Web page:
Linux and AIX link up on IBM's biggest Unix server

Regatta finally launches and IBM claims price-performance leadership, with a Linux strategy that calls the future of AIX into question

IBM used its long-awaited Regatta Unix server launch to trumpet its claim to the best price-performance high-end Unix server, and score points against Sun and Hewlett-Packard. As well as the much-leaked p690 Regatta server, the event also contained hints as to the future of AIX and a preview of what is next for IBM's Intel server range.

"We're two years ahead, and ours is half the price," said Erich Clementi, vice president of system sales in EMEA. As predicted, price-performance was the key message, and IBM offered the following comparison: a 16-way p690 with 16GB of memory costing $761,878 gives 808 SPECint2000 or processing power, while a 16-way Sun Fire with 16GB of memory costing $1,413,840 gives 467 SPECint2000.

More interesting was IBM's footwork around market conditions and its overall server plan. Clementi obviously found it hard not to gloat about the bursting of the dot-com bubble and the shift of emphasis towards conventional businesses, where IBM has always been more comfortable. "Now there is a more sober spending pattern and the boardroom is taking over the infrastructure. It looks like the old economy," he said.

To demonstrate Unix's value in the enterprise, he gleefully tossed aside dot-com glamour to choose bricks and mortar companies for reference sites: washing machine company Whirlpool, which cut order processing costs by an unlikely 93 percent with a supply chain integration project, and Safeway, whose forecasting project paid for itself in 11 months.

The company seized the chance to justify its eServer marketing strategy, which has caused some confusion since all IBM servers were renamed last year -- the 390 mainframes became the zSeries; RS/6000 Unix boxes, the pSeries; AS/400s the iSeries; and Intel servers the zSeries.

"This is more than a branding excercise," said Leo Steiner, vice president of pSeries in EMEA. "It goes into the DNA of the servers." The p690 has mainframe technology built into it, including the multi-chip module and disk partitioning. Nevertheless, there are four different servers there, which IBM turned into a feature -- "Different workloads requre different, specialised computers," said Clementi, with a swipe at Sun's "one size fits all" approach.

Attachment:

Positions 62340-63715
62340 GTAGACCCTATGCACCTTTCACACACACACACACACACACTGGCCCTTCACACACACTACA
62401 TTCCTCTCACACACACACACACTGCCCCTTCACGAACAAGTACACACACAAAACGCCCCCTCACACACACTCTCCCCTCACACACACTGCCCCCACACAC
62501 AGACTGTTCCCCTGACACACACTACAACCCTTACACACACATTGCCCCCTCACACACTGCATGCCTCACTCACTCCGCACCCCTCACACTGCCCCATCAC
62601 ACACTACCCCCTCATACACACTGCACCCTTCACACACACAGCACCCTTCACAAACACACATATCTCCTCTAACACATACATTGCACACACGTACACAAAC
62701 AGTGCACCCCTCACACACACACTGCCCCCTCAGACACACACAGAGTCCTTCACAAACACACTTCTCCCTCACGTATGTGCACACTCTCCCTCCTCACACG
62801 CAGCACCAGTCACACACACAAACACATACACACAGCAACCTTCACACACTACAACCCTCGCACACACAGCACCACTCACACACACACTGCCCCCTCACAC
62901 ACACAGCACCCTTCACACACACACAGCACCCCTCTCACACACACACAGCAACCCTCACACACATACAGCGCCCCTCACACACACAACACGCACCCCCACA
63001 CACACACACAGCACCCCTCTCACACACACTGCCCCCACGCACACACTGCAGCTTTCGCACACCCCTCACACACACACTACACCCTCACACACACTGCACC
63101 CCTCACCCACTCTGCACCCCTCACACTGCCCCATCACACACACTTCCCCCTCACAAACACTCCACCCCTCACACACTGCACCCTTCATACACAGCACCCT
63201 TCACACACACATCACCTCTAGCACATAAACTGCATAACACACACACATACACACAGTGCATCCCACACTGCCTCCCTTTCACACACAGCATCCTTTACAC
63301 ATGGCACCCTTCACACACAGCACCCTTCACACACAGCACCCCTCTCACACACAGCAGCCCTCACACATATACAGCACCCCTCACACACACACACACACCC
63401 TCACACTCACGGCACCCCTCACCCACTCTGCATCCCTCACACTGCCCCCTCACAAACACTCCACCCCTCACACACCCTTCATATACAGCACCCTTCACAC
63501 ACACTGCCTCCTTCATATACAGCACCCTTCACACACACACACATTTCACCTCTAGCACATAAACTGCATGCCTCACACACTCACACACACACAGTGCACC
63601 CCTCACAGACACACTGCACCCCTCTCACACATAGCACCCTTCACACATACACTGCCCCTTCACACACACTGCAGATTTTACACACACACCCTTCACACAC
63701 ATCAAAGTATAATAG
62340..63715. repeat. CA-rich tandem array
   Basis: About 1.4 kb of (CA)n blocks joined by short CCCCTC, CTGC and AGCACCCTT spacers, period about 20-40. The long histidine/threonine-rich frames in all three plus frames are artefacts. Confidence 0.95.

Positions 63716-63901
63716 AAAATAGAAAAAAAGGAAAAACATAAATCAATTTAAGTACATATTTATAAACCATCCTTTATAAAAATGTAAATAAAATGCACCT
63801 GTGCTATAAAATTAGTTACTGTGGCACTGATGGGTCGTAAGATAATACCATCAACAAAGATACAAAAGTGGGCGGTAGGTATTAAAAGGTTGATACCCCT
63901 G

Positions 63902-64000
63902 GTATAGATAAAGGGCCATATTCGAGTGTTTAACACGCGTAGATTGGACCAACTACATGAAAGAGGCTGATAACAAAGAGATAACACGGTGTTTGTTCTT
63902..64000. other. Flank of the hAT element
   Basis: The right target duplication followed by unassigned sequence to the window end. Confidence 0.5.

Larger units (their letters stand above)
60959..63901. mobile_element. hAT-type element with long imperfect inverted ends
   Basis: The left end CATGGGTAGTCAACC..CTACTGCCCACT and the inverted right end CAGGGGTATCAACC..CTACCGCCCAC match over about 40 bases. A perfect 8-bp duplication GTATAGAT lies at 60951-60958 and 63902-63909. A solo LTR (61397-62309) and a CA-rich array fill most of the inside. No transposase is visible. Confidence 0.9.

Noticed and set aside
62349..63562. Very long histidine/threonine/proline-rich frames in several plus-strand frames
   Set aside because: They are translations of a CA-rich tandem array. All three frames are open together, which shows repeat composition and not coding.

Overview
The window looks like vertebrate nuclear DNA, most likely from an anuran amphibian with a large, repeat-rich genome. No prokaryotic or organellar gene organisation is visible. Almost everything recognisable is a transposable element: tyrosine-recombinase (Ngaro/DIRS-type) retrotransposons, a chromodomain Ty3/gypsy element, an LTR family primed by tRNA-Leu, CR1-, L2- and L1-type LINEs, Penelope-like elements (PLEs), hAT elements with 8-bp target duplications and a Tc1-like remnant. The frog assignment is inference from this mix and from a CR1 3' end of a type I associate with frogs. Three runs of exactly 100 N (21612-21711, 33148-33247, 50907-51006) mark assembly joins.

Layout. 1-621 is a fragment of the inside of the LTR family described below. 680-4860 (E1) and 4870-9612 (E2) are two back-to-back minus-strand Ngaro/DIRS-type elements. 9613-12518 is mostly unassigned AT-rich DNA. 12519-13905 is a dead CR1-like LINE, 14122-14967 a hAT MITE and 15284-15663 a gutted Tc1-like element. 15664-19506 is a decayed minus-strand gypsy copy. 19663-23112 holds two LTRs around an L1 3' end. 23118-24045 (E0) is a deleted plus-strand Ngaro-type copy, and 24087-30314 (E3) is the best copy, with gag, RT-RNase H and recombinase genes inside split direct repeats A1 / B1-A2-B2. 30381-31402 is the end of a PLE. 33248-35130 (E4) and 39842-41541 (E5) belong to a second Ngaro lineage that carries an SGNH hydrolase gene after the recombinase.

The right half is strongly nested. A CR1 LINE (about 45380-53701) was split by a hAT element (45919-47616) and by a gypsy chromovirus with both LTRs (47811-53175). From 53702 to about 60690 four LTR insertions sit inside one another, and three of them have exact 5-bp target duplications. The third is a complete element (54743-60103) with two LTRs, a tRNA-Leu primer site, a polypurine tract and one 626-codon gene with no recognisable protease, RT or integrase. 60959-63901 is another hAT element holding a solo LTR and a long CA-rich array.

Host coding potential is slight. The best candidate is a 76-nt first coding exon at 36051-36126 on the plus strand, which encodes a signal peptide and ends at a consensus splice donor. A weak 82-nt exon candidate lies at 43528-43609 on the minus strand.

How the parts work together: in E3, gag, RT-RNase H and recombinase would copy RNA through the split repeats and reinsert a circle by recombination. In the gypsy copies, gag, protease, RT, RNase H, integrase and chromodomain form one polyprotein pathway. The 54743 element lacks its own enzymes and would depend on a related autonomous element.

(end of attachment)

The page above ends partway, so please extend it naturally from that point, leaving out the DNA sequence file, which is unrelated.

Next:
The p690 has two processors on each chip, four chips to a module and up to 32 processors per server. "Blue Hammer" PSSP clustering can link up to 1000 processors. The p690's Power4 processors run at 1.1GHz or 1.3GHz, and give nearly twice the performance of those in the p680. As well as the commercial versions, a technical version for high performance computing has two chips per module, and more memory.

This year's operating system breakthrough is to have both Linux and IBM's own AIX Unix flavour running natively in their own partitions, instead of running a hosted Linux as with last year's AIX 5L. Logical partitioning consolidates workloads more efficiently, and a programme called eLiza is intended to make servers self-healing, and all but self-sufficient.

Having slated other suppliers for the multiplicity of their Unixes, the IBM team then had to explain how AIX is positioned alongside Linux. As you might expect they both have their place: AIX is tunable while Linux is customisable, AIX offers performance and Linux is cheap, and so on. However the plans showed the two getting closer, as IBM "accelerates the maturation" of Linux, and adds Linux-like features to AIX.

The big question is whether AIX will eventually disappear, and here IBM's answer has echoes of Tony Blair's policy on the pound: "AIX could go away. It might go in five years, or ten years, or never," said Colin Grocock, eServer business development manager. "It will be driven by application vendors and customers."

We will clearly be hearing more of the eLiza project. It lets the server self-heal, carrying on when memory breaks down, as well as monitoring data for failures. All very mainframe-like, which leads to what may be IBM's biggest problem with pSeries -- the difficulty in pitching them against their most natural target, the company's own zSeries mainframes, which sell at vastly more per MIPS of processing power. Sun has lined its servers up against IBM mainframes with aggressive positioning of mainframe replacing software like Unikix, that replaces IBM's CICS, but IBM has to pitch them more gently, like a supermarket with several brands on its shelves. PSeries is the cheaper carrot, while zSeries is the premium organic range, and some of its customers like to pay more for their vegetables. Grocock needed to be reminded that IBM actually does have its own Unix based CICS replacement software

And finally, as you might expect, the event saw some egregious "benchmarketing". Although Fujitsu-Siemens "Kaiser" server is widely believed to have more performance, IBM still claimed to have the world's most powerful Unix server because, as Steiner hesitantly fudged, Kaiser hasn't yet taken the same benchmark tests.

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